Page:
Yeah, yeah. But still the idea is the same; I just do it in a different way because otherwise it would be terribly boring to do the same things over and over and over again.
I’m still curious about how the beach influences human behavior, and what about it makes it so fascinating to you. I mean, beaches are some of the only public places where it’s not only acceptable to be practically nude, but expected. In such a body-conscious society, a lot of people confront their insecurities, confront their fears at the beach. Do you think you’re able to capture a certain vulnerability in your subjects that you couldn’t get elsewhere?
Well I think that people confront their fears and insecurities also when they're dressed up. [laughs] They're even more confrontational if they wear super fancy or strange clothes. I think that the language of the beach is restricted to a minimum. It's easier to find what people mean with their bodies. There is a layer less. People want to show their body, they want to show their tattoos, they want to show their swimming trunks. In a way, there's one filter less than if they're fully clothed. For me, it's easier for me to understand what they mean by their behavior without clothes
I think a lot of people would say that what defines a person is what they do for a living, what they do for work. But it seems like you might feel that what defines someone is what they do in their leisure time, when they're not working. The beach is a unique place in that it lacks labor. No one works on the beach—it’s a place of pure leisure.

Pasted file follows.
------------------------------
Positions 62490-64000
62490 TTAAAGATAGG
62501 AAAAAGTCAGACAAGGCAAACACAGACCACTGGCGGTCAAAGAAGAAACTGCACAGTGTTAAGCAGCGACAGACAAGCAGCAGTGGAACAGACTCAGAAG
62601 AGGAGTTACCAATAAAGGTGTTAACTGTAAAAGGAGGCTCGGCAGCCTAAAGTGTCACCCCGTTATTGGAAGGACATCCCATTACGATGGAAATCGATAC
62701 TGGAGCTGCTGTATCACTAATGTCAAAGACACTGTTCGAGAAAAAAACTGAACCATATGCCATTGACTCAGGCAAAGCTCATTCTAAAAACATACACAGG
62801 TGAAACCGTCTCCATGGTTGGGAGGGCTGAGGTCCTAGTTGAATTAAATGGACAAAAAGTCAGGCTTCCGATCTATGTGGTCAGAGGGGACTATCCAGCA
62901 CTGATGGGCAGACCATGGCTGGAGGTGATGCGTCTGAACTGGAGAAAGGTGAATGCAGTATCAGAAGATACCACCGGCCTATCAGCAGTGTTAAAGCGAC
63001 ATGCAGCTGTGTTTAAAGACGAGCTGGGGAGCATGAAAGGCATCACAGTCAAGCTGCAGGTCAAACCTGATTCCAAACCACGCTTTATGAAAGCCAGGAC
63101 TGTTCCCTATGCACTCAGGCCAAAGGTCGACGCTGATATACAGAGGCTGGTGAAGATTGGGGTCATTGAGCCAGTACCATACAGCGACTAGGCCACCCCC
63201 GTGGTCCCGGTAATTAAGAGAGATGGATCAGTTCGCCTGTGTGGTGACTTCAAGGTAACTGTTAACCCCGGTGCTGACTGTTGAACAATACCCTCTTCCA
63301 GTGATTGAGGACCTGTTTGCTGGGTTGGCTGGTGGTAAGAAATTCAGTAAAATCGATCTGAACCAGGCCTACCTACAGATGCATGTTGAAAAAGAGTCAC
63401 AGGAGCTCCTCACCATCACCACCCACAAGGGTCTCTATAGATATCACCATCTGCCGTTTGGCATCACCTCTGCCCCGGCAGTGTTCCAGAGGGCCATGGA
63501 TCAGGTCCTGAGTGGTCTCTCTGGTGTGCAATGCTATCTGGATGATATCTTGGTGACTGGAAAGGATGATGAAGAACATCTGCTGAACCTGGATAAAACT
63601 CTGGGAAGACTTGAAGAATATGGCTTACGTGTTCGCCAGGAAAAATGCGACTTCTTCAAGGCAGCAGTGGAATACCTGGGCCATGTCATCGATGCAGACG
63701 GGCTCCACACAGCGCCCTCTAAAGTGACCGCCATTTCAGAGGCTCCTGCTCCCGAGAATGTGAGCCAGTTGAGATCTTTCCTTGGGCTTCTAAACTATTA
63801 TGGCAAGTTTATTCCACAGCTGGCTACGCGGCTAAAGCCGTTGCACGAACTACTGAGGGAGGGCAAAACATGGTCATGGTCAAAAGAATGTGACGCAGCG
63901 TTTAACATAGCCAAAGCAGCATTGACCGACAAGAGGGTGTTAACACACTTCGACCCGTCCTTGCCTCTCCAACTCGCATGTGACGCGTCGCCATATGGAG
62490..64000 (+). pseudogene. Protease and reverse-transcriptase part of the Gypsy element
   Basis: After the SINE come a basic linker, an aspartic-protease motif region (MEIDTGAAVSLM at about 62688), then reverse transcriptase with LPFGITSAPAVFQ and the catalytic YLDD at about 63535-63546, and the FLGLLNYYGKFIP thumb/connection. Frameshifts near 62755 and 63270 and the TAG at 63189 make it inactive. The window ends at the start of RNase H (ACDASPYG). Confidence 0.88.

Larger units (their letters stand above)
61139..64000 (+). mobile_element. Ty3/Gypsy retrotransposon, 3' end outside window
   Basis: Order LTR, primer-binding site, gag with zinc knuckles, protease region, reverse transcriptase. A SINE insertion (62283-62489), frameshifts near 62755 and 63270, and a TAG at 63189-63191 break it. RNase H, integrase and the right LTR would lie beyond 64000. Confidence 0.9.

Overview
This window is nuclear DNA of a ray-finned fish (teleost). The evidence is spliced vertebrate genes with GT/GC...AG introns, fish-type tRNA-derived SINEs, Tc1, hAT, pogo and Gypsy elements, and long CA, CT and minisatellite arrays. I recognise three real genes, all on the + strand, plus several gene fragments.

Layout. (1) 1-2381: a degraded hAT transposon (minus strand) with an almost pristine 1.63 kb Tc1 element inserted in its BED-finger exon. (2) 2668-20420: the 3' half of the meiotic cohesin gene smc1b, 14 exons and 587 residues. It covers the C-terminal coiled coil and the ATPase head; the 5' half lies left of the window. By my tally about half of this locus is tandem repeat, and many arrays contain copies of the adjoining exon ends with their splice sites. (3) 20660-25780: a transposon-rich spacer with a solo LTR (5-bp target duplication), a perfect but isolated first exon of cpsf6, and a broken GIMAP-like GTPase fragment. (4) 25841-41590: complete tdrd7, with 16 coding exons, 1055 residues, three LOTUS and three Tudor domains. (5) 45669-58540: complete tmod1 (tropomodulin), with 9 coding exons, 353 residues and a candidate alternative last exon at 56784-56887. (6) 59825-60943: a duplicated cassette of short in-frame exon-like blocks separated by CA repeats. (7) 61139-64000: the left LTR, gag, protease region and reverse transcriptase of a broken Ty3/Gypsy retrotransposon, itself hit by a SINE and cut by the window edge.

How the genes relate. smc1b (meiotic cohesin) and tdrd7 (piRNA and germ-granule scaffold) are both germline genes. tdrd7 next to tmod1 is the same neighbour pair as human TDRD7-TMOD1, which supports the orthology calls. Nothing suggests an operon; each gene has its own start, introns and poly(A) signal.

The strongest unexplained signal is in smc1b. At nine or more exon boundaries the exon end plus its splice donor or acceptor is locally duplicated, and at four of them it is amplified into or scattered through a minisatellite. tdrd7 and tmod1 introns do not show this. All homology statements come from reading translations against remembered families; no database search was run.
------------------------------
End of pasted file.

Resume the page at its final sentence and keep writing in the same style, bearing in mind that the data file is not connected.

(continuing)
Now there are more and more people working at the beach!
Does your work explore ideas about leisure and tourism?
Well, I think when you’re not working, you’re able to be more free in how you behave because you don’t have to put on a special personality; you don’t have to be somebody that you’re not. I am freer to understand what the people that I look at are thinking about or are dealing with, because they are not working. I think it's like with clothes: there is one less layer to interpret. On the beach, nobody asks you to be a certain way, you can just be there and enjoy the sun, the water, the sand.
Recently you partnered with Vilebrequin, Artspace, and the Fresh Air fund. Can you tell me about that project?
The project involves making a special edition of prints, which are printed in Germany, framed under Plexi… they’re the real thing. It’s an edition of 35 plus 5 artist proofs. These prints will benefit the Fresh Air Fund. We’re also using one of the pictures that I took for the edition to make a swimming trunk [by luxury swimwear brand Vilebrequin.]
The Fresh Air Fund is a good choice because it’s an organization that gives inner-city kids the opportunity to go to the beach, to go on vacation, and to spend time with nature.
In the States, this idea isn’t so popular. But in Italy, until the ‘60s or ‘70s, there were these big buildings on the beaches that were owned by factories or municipalities, and they’d send the factory workers’ families to the beach for two weeks every year. And cities like Milan or Turin would send 500-600 kids from poor families to the beach for two weeks also. It was a popular thing but of course now the pervading economic system got rid of all these things. [Laughs] So for me it's not a strange concept; it's quite normal. So I absolutely understand what the Fresh Air Fund is about. It's part of our cause.